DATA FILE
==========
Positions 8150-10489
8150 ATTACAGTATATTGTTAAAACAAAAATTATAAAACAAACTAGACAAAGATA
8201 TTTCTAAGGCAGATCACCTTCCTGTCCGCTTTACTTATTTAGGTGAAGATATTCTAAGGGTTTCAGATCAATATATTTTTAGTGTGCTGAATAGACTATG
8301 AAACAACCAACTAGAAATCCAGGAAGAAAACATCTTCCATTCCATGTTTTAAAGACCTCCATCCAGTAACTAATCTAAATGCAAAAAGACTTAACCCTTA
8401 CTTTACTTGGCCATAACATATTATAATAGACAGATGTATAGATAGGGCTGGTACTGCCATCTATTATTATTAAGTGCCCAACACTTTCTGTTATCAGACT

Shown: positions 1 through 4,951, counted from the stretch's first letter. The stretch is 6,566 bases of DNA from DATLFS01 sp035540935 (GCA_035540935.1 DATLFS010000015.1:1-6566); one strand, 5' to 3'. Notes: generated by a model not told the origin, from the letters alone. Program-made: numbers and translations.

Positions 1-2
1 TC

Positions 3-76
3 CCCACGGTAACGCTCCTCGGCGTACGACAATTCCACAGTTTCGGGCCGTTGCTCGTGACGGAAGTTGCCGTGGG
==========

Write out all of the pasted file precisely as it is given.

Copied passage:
Positions 8150-10489
8150 ATTACAGTATATTGTTAAAACAAAAATTATAAAACAAACTAGACAAAGATA
8201 TTTCTAAGGCAGATCACCTTCCTGTCCGCTTTACTTATTTAGGTGAAGATATTCTAAGGGTTTCAGATCAATATATTTTTAGTGTGCTGAATAGACTATG
8301 AAACAACCAACTAGAAATCCAGGAAGAAAACATCTTCCATTCCATGTTTTAAAGACCTCCATCCAGTAACTAATCTAAATGCAAAAAGACTTAACCCTTA
8401 CTTTACTTGGCCATAACATATTATAATAGACAGATGTATAGATAGGGCTGGTACTGCCATCTATTATTATTAAGTGCCCAACACTTTCTGTTATCAGACT

Shown: positions 1 through 4,951, counted from the stretch's first letter. The stretch is 6,566 bases of DNA from DATLFS01 sp035540935 (GCA_035540935.1 DATLFS010000015.1:1-6566); one strand, 5' to 3'. Notes: generated by a model not told the origin, from the letters alone. Program-made: numbers and translations.

Positions 1-2
1 TC

Positions 3-76
3 CCCACGGTAACGCTCCTCGGCGTACGACAATTCCACAGTTTCGGGCCGTTGCTCGTGACGGAAGTTGCCGTGGG